In OJT, you must tailor the training methods around the nature of the subject, the time available, and the capabilities of the trainee.
No other method of training is as effective, as intelligent, or as interesting as coach-pupil instruction. In addition to being a quick way of fitting a new worker into the operation of a unit, it serves as one of the best methods of training. Without specific directions and guidance, a worker is likely to waste time and material and form bad work habits. Many industries have apprenticeship programs designed to train workers in a trade or skill. Most apprentice training consists both of coach-pupil instruction with skilled worker supervision and periodic group instruction.
Self-study should be encouraged. Skilled and semiskilled jobs require a considerable amount of job knowledge and judgment ability. Even in simple jobs, there is much basic information a worker must acquire. But the more complicated technical jobs involve highly specialized technical knowledge and related skills that must be taught.
Group instruction is a practical adjunct to direct supervision and self-study. It is a time-saver when several workers need the same job-related knowledge or procedures. The supervisor or trainer can check training progress and clarify matters that are difficult for the trainees to understand. Group instruction, if intelligently used, can speed up production. For example, suppose you have six trainees learning the same job. Four of the trainees are having trouble with a certain job element, while the other two have learned it. The four people having trouble can be brought over to the other two, and in a short time the difficulty will most likely be solved. In OJT, this is called group instruction. As you can see, group instruction is not the same as classroom or academic instruction.
Another type of OJT is piecemeal instruction. For instance, a crew member asks you for information and you supply it. That is piecemeal instruction. A supervisor's orders are, in a sense, a piecemeal method of instruction because they should let others know what, when, where, how, and why. Other examples of piecemeal instruction are explaining regulations, procedures, and orders; holding special meetings; indoctrinating a new person; and conducting organized meetings.
In any type of effective training where one individual is working directly under the supervision of another, the trainers and trainees must understand the objectives of the training. Factors deserving careful consideration include determining the training needs of the trainees, defining the purpose of training, and explaining or discussing job training concerns with the trainees.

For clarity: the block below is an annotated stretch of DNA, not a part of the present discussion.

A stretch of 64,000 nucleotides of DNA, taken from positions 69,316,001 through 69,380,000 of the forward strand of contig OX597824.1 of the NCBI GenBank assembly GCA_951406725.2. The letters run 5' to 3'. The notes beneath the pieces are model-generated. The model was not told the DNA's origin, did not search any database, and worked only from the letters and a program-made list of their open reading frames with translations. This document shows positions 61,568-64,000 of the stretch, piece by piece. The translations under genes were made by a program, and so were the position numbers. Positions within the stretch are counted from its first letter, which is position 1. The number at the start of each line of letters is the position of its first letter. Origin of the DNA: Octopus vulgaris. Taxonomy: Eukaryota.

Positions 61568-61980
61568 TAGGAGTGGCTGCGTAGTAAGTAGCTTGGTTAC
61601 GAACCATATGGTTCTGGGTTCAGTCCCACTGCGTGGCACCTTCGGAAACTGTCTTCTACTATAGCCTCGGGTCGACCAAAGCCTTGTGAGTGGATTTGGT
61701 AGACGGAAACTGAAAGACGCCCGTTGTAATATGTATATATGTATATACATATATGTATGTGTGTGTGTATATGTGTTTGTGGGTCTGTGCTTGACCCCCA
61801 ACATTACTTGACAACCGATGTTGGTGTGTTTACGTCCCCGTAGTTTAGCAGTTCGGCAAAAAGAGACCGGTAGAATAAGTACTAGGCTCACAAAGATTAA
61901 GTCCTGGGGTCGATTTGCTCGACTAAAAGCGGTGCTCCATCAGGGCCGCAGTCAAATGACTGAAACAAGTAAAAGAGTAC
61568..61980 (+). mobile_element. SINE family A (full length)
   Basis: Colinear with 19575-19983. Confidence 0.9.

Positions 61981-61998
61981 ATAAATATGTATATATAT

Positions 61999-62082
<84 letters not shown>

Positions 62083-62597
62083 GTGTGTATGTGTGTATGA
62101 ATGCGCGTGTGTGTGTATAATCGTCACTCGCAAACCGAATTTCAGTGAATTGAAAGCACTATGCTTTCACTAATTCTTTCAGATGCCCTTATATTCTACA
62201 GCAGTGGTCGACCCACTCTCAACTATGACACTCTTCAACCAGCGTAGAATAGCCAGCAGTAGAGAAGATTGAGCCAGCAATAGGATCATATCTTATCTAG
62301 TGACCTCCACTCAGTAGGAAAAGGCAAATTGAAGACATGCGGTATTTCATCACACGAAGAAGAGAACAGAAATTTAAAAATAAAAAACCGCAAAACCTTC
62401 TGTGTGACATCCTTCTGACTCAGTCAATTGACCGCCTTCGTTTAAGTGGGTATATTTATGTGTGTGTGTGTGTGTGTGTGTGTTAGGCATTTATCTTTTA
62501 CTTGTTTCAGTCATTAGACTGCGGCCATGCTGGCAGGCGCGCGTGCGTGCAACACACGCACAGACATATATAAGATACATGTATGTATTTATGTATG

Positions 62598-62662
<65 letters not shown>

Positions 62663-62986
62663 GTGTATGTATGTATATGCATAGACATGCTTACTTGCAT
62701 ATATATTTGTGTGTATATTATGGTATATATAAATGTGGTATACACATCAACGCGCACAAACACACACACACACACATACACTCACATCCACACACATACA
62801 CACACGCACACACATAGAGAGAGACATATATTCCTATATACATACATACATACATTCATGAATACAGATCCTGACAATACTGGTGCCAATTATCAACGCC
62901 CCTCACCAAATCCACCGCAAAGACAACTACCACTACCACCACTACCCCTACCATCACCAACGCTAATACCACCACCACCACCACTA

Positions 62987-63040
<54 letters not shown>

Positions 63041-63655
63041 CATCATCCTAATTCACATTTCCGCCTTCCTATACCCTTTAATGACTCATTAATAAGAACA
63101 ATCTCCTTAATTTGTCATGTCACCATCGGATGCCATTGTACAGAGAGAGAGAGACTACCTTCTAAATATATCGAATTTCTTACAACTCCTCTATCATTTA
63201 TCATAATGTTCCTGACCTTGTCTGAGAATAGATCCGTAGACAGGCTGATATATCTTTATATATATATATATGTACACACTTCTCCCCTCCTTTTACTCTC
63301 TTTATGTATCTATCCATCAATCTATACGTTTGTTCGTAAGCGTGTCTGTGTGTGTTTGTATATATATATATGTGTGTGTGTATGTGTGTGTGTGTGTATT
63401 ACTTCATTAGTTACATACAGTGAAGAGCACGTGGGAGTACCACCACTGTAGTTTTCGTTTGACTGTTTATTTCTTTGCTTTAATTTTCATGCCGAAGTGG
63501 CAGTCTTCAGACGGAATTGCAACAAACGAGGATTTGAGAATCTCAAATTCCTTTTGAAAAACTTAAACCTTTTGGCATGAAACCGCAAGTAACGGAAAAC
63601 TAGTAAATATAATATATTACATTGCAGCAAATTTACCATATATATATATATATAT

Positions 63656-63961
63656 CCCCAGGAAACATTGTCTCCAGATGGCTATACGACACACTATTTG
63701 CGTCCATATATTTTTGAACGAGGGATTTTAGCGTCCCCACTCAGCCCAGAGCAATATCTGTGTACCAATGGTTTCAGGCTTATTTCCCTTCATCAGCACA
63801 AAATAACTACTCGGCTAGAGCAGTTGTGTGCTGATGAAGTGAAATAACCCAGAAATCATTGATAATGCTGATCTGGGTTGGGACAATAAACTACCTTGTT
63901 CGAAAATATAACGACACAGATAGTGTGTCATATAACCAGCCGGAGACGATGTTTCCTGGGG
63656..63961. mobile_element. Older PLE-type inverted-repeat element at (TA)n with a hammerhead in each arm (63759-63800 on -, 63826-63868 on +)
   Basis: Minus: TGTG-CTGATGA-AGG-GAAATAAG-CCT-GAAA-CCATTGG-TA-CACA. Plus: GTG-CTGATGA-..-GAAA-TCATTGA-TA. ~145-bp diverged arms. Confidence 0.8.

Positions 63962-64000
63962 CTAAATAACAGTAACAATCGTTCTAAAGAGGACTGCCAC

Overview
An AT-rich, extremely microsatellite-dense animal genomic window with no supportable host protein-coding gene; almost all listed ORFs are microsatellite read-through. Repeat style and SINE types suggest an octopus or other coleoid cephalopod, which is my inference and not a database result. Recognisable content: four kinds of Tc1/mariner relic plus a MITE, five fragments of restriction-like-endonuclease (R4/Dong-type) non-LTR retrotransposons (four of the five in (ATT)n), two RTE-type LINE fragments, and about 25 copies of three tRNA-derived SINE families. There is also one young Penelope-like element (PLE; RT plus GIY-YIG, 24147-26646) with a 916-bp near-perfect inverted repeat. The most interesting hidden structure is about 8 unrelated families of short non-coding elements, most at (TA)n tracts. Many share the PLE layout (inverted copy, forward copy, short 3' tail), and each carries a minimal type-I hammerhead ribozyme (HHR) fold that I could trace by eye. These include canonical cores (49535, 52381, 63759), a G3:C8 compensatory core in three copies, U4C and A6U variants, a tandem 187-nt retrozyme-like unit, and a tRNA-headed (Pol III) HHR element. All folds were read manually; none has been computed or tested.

In determining training needs, it is often a good idea to interview the trainees. A summary of previously acquired skills and knowledge relative to the job can be learned by proper questioning. Compare jobs the trainees know how to do with those they will be doing. Determine training needs (required knowledge and skills minus the knowledge and skills the trainees already possess). Training needs should be determined for each job pertaining to the trainee's position assignment. Analyze the job to be done and have all the necessary equipment and materials available before each job training situation.
In defining the purpose of training, you should clearly explain the purpose of the job, duty, or task to be performed by the trainees. You should also point out to the trainees their place on the team and explain to them how they help in getting the unit's mission done. Stress the advantages of doing the job well, and how the training benefits them, their organization, and the Seabees.
The trainers should also explain facts about the job to be done, principles that are proven and workable, and directions on ways to do the job safely, easily, and economically. The trainers should explain any technical terms or techniques that will improve the skill of the trainees. The importance of teamwork and attention to detail in each operation in a job should be stressed.
The trainers and trainees should discuss the problems that arise in doing a job, and try to clear up any questions the trainees may have concerning the job. Trainers should point out to the trainees the similarity of different jobs. The relationship of procedures in a particular job, to things with which the trainees are acquainted, should also be discussed. This allows the trainees to learn through association with past experiences. It also is important for the trainers to discuss the progress of the trainees.
The most valuable end product of a peacetime military operation is trained personnel. Regardless ofContinue Reading